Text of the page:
Master-puzzler Melvin at it again for A's

Melvin: 'Obviously the first inning was the key to the game'

Master-puzzler Melvin at it again for A's
April 16, 2013, 8:45 am
Share This Post

Bob Melvin penciled a brand new lineup Monday, and it delivered six runs in the first inning. (USA TODAY IMAGES)

OAKLAND – Writing out a lineup is like putting together a puzzle for A’s manager Bob Melvin.

He usually has nine quality pieces to choose from, it’s just a matter of which pieces fit best where.

Melvin was at it again Monday, penciling in Derek Norris as his No. 2 hitter and Jed Lowrie as his cleanup man against the Houston Astros. It all came together to produce an 11-2 victory, and although a huge assist must be given to Houston starter Erik Bedard for his inability to find the strike zone, it was an example of what must continue to go right for Oakland this season.

[RECAP: A's 11, Astros 2]

The A’s will have players shuffling in and out of the lineup on a daily basis. That’s a fact for a team that A) gets hit hard by injuries every season, and B) has so many quality players that deserve playing time. It’s up to Melvin to find a way to plug in the right pieces on any given day and make it all come together.

With Yoenis Cespedes sidelined by a strained left hand, Lowrie stepped up as the cleanup man with four RBI Monday. With Josh Reddick struggling to find his rhythm, Chris Young hit in the No. 3 spot, doubled and scored two runs himself. And rookie Nate Freiman, drawing just his fourth start of the season, crushed a three-run homer as the designated hitter to highlight a six-run first inning off Bedard that essentially wrapped up the "W."

Freiman had been in a 0-for-11 funk, but when opportunity knocked Monday, he stepped up and delivered.

“He’s produced for us in limited action, which is really difficult for a young player,” Melvin said of Freiman.

Think back on the A’s magical 2012 season, and the first things that come to mind are walkoff victories and pies to the face. But one of the biggest keys to last season was Melvin knowing when to call on the right players at the right time.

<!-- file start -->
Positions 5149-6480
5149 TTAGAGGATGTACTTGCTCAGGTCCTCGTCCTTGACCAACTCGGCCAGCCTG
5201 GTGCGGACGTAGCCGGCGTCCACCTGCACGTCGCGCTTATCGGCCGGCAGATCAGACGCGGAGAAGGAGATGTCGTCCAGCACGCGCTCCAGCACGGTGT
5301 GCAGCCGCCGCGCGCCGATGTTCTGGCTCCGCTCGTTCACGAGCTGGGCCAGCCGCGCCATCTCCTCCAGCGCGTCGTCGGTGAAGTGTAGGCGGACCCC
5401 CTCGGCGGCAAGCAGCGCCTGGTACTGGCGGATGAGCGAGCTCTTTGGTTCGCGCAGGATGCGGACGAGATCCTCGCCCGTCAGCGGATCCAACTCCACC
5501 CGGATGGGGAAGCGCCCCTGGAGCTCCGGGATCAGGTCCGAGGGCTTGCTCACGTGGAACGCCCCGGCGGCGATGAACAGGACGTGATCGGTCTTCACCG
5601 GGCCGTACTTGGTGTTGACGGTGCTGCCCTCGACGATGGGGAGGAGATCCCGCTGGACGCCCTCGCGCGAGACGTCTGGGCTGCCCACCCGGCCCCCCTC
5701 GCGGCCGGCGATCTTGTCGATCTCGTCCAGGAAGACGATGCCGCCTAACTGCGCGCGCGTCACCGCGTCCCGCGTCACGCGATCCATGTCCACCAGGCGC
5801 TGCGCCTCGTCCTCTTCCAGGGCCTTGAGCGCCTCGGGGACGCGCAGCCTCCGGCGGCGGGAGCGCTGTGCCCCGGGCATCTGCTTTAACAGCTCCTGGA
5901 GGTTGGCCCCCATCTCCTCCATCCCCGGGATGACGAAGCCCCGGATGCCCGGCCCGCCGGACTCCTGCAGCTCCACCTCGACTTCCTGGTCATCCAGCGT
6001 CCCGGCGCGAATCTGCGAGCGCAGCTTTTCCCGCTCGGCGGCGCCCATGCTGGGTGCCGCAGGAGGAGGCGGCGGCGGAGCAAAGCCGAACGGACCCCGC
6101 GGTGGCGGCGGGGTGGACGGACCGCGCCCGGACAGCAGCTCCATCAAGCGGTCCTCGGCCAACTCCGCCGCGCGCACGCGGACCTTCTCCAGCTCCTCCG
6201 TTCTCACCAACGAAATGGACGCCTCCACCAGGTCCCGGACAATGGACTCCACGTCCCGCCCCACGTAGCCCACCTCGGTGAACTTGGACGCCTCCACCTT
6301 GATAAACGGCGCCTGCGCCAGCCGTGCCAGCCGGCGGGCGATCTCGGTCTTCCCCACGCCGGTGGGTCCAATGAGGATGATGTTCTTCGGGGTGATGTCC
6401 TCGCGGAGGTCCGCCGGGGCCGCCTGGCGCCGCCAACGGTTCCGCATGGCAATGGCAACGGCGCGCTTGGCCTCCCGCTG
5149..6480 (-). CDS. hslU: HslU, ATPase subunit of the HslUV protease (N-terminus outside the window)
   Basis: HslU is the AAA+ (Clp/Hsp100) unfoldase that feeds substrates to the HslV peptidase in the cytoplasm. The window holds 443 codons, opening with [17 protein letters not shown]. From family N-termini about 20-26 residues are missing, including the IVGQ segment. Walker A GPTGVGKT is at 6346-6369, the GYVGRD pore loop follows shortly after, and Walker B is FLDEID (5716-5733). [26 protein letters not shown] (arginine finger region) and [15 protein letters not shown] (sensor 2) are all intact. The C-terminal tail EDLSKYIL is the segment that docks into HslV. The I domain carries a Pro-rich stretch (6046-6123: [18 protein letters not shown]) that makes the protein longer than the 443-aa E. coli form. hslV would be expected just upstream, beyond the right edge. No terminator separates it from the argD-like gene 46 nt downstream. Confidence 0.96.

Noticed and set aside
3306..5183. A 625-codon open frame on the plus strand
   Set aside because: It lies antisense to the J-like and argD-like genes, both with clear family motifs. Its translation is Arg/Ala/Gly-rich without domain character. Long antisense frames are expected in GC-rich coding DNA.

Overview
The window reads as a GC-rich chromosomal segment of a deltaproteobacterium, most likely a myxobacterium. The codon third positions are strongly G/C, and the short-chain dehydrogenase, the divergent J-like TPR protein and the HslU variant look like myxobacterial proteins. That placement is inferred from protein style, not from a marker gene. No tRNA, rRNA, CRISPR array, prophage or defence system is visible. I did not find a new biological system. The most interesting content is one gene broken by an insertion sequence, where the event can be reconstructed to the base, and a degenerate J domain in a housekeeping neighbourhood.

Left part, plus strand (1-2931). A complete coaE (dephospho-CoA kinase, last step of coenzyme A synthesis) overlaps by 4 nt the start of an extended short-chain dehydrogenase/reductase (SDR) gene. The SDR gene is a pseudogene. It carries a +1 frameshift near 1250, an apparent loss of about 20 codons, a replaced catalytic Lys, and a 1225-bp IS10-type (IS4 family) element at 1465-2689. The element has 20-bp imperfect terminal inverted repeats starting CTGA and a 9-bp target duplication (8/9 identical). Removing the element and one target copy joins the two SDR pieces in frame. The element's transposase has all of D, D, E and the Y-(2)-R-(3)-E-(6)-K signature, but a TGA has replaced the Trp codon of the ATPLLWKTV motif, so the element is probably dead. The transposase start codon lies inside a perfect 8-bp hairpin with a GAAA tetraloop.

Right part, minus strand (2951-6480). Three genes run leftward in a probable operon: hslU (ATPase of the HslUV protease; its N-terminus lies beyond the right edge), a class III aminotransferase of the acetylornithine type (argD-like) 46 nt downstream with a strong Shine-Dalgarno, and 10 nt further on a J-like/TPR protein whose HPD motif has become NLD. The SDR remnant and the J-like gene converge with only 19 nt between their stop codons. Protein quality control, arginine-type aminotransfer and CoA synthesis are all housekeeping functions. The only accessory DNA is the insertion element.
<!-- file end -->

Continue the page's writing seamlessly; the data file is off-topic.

Part of the reason the A’s had such great chemistry was because every player in the clubhouse got enough playing time to feel like they were a part of the winning formula.

That’s going to have to happen again this season.

If Freiman can keep producing, he’ll give the A’s a nice right-handed power option at first base to complement Moss, much like Chris Carter did last season. Speaking of Moss, he enjoyed a three-RBI night Monday.

“Brandon, he’s the guy,” Freiman said. “He’s earned the right to be out there. He deserves it, so when I can get in there, I want to make sure I help the team.” In a perfect world, Melvin wouldn’t have to play mix-and-match with his batting order so often. He could settle on nine guys, sit back and see if they could pave the way to another division title.

But this is the A’s. We know it’s not going to play out like that. And with so much depth on this roster, particularly in the outfield, it doesn’t have to.

Melvin has a lot of options at his disposal. It’s just a matter of calling on the right ones at the right time.

Some other noteworthy items from the postgame clubhouse …

--Freiman hit his first major league homer but admitted the moment was “bittersweet.”

He hails from Wellesley, Mass., just a short drive from where two explosions killed three people and injured dozens more during Monday’s Boston Marathon. All of his loved ones were safe, but Freiman was still shaken up.

“For me, it’s a dream come true,” Freiman said of his homer. “For my family, I’m, thankful that everyone’s safe. But for a lot of families back where I come from, it’s a nightmare.”

[RELATED: A's reflect on Boston tragedy]

--A’s left-hander Tommy Milone, who pushed his record to 3-0 on Monday, is the first pitcher on an A’s Opening Day roster to win his first three starts in a season since Dave Steart had six wins in his first six starts in 1990.